Naval Problems of 1935

A British View

WE ARE upon the threshold of decisions concerning naval policy which will affect profoundly all the great nations for generations to come; and not the great nations only but also the smaller, whose fortunes depend, as we have repeatedly seen, upon those of the greater. Two things are at stake -- security and economy. Although defense, in Adam Smith's words, may be more important than opulence, economy in providing defense is not to be despised. If an equal degree of security can be procured at a lesser cost, the methods by which it may be obtained are certainly to be preferred.

Whether, as a result of the conferences that are ahead of us, we obtain security with economy -- in other words, efficiency -- depends upon the thoroughness with which the problems are investigated. To say that these problems have not hitherto been investigated with the thoroughness which characterizes all real scientific investigations is assuredly no more than a plain statement of fact. That there has been a great deal of discussion between technicians, on technical matters, is true enough. "Expert" has opposed "expert" in his capacity as a litigant pleading in support of the views of his own particular administration; and statesmen, it would seem, have stood behind their experts without making any very searching examination into their case. The pitiful displays of special pleading at Geneva on the subject of offensive and defensive instruments will be fresh in the minds of all.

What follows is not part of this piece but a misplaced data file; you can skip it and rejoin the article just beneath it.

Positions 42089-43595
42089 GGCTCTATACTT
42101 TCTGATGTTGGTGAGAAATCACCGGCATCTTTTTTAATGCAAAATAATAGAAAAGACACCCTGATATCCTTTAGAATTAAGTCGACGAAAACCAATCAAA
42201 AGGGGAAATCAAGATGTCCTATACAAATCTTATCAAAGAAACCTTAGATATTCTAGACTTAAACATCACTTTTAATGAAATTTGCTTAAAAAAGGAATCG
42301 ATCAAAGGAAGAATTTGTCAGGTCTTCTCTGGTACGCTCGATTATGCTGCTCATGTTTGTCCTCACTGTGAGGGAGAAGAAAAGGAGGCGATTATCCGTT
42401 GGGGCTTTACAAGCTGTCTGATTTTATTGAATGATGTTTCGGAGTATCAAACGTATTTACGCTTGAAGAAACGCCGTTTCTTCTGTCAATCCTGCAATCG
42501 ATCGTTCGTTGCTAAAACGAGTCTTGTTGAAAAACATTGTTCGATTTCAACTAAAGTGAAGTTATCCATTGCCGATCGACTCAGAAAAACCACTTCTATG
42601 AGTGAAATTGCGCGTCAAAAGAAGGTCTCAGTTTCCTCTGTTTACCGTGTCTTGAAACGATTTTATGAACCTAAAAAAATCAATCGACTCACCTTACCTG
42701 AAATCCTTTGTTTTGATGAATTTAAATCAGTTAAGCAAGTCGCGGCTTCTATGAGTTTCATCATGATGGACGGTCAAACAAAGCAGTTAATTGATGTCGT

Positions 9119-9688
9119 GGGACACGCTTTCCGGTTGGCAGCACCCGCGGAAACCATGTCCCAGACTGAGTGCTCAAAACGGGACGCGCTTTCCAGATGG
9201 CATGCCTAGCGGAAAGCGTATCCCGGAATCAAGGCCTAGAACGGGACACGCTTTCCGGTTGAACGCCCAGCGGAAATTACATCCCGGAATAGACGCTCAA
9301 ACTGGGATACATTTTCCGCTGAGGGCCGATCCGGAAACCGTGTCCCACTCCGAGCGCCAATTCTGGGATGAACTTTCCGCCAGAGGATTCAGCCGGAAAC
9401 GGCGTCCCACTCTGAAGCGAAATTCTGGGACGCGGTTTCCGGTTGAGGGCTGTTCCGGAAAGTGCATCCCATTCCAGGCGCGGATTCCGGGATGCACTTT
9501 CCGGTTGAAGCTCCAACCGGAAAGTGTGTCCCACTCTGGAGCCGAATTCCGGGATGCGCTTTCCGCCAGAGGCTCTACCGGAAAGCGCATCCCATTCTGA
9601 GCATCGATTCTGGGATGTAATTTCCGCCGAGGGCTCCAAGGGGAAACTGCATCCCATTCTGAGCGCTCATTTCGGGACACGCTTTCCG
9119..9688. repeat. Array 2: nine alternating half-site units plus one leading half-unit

The naval estimates of the various maritime Powers already reach very high figures. When the existing ships are replaced by new types, larger, faster and more complicated, it is a mathematical certainty that the cost will rise still higher: and -- to take a special case -- unless the sea routes of my own country are to be in a permanent condition of insecurity, the only alternative to a system of alliances (which may or may not be desirable) is to build vessels in greater numbers than

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